High-mass star formation is not well understood chiefly because examples are deeply embedded, relatively distant, and crowded with sources of emission. Using VLA and VLBA observations of H2O and SiO maser emission, we have mapped in detail the structure and proper motion of material 20-500 AU from the closest high-mass YSO, radio source I in the Orion KL region. We observe streams of material driven in a rotating, wide angle, bipolar wind from the the surface of an edge-on accretion disk. The example of source I provides strong evidence that high-mass star formation proceeds via accretion.
Recent upgrades of the Infrared Spatial Interferometer are described. These provide improved sensitivity, precision and convenience of measurement. Analysis of phase fluctuations within the interferometer as well as in the atmosphere above indicates that popular simple atmospheric models need to be refined. Results of stellar observations are presented in another paper (cf. Danchi et al., in these Proceedings).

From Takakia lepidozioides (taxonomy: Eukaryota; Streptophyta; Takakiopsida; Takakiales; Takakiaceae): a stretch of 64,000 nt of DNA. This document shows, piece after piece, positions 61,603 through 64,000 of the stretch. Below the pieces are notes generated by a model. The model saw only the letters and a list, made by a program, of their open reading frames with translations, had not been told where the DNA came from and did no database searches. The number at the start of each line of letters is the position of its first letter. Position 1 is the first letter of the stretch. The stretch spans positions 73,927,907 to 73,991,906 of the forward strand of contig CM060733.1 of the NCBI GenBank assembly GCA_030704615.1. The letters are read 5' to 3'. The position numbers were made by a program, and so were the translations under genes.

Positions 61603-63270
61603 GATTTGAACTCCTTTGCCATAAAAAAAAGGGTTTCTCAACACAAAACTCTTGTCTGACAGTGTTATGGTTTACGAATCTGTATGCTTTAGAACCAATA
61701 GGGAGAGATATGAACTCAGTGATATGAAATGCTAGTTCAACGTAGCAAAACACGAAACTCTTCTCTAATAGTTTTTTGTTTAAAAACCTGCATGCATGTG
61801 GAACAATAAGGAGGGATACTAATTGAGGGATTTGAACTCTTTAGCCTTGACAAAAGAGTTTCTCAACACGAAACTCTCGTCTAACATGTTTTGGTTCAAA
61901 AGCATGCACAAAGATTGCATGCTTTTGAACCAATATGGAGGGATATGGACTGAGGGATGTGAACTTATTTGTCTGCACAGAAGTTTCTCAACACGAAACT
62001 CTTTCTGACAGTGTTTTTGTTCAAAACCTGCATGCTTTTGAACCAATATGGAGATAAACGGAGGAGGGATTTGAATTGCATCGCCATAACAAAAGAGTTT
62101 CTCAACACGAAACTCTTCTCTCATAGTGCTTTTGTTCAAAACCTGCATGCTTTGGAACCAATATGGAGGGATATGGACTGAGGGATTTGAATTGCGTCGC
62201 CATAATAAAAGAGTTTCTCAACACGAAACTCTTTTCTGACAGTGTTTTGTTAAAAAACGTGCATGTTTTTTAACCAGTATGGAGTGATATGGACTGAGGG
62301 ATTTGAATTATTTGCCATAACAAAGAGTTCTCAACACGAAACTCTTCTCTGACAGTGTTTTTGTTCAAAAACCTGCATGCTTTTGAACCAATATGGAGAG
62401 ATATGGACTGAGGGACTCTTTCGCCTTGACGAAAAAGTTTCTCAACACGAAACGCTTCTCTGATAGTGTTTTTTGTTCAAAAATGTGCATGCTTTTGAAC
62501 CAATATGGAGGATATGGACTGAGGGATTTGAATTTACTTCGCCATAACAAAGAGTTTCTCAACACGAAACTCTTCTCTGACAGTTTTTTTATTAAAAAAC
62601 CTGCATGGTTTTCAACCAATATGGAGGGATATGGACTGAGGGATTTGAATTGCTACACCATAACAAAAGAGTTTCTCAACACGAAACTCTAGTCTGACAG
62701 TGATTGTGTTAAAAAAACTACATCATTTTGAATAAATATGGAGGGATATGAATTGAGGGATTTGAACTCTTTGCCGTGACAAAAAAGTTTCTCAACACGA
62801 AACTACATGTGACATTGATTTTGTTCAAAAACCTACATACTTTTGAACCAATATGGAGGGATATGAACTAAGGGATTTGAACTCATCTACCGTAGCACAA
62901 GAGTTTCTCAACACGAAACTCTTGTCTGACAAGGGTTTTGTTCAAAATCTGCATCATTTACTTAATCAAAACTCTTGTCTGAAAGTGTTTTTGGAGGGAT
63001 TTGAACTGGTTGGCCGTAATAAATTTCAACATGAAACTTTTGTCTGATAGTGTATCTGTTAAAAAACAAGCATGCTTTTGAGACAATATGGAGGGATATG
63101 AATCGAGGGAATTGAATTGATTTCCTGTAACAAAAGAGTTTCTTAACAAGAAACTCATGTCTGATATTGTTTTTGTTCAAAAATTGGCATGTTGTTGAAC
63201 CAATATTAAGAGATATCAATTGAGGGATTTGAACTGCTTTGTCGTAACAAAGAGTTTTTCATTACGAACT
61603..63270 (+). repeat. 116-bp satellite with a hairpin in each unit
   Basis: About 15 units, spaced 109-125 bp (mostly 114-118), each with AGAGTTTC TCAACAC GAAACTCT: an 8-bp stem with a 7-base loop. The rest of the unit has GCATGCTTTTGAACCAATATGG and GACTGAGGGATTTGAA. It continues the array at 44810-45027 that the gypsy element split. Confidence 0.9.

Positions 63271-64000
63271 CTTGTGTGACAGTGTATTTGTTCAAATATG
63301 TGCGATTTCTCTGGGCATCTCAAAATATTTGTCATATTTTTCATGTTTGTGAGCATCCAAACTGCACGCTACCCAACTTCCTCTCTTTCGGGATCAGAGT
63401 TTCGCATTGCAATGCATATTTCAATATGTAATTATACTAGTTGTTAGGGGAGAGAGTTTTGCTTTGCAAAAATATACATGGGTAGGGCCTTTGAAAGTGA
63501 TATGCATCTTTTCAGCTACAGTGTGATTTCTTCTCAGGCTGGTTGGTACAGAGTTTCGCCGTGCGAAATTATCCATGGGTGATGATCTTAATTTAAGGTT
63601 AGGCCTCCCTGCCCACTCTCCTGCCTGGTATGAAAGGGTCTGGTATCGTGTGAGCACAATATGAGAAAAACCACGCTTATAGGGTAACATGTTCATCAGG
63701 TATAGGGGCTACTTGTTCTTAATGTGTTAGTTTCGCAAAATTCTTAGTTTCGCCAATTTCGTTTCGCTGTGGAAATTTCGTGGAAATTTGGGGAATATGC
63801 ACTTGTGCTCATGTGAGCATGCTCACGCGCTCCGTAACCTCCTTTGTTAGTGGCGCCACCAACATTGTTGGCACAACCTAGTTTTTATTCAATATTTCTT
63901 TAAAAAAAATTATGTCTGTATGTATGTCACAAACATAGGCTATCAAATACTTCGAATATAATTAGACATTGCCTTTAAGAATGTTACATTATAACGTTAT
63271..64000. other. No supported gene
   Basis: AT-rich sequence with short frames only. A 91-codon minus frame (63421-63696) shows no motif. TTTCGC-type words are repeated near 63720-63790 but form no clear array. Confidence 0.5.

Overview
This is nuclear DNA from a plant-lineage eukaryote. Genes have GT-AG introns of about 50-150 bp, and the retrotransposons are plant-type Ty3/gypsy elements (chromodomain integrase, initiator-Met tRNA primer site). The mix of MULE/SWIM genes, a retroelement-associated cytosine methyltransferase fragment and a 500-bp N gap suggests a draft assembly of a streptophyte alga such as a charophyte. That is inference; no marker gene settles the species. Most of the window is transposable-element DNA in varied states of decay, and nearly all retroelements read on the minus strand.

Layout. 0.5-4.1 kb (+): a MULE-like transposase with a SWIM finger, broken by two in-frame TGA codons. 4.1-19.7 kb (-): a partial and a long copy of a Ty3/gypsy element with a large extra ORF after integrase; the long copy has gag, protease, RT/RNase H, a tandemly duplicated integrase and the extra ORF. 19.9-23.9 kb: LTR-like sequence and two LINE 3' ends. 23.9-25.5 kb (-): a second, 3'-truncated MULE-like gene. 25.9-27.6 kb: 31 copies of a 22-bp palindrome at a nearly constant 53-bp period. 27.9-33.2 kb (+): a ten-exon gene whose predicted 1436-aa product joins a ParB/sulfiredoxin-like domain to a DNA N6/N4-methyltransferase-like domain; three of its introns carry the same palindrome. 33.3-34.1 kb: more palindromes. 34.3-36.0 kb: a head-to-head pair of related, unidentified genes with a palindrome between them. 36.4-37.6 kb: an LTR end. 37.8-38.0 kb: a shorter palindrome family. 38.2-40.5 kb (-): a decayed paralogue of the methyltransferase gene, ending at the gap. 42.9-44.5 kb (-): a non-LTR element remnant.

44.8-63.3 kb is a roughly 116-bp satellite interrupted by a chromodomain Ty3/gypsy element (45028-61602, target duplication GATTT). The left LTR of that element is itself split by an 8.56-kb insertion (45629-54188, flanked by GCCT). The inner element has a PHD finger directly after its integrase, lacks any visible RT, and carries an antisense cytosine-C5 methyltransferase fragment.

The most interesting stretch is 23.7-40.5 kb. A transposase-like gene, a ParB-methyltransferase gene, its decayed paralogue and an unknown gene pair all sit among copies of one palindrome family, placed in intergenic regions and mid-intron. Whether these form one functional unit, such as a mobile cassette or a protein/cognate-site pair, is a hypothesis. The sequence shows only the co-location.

Observations of the angular distribution of the water masers in the nucleus of NGC4258 reveal the presence of a thin molecular disk in nearly perfect Keplerian orbit (Miyoshi et al., 1995; Moran et al., 1995). About 300 galaxies have been searched for nuclear water masers to a limiting sensitivity of about 0.1 Jy (e.g., Braatz, 1996); and 16 masers have been detected. The maser imaged by Miyoshi et al. (1995) offers the best example of disk structure. VLA data of NGC1068 shows evidence of disk structure (Gallimore et al., 1996; Greenhill & Gwinn, 1996) and NGC2639 has drifting features, which may be due to centripetal acceleration (Wilson et al., 1995).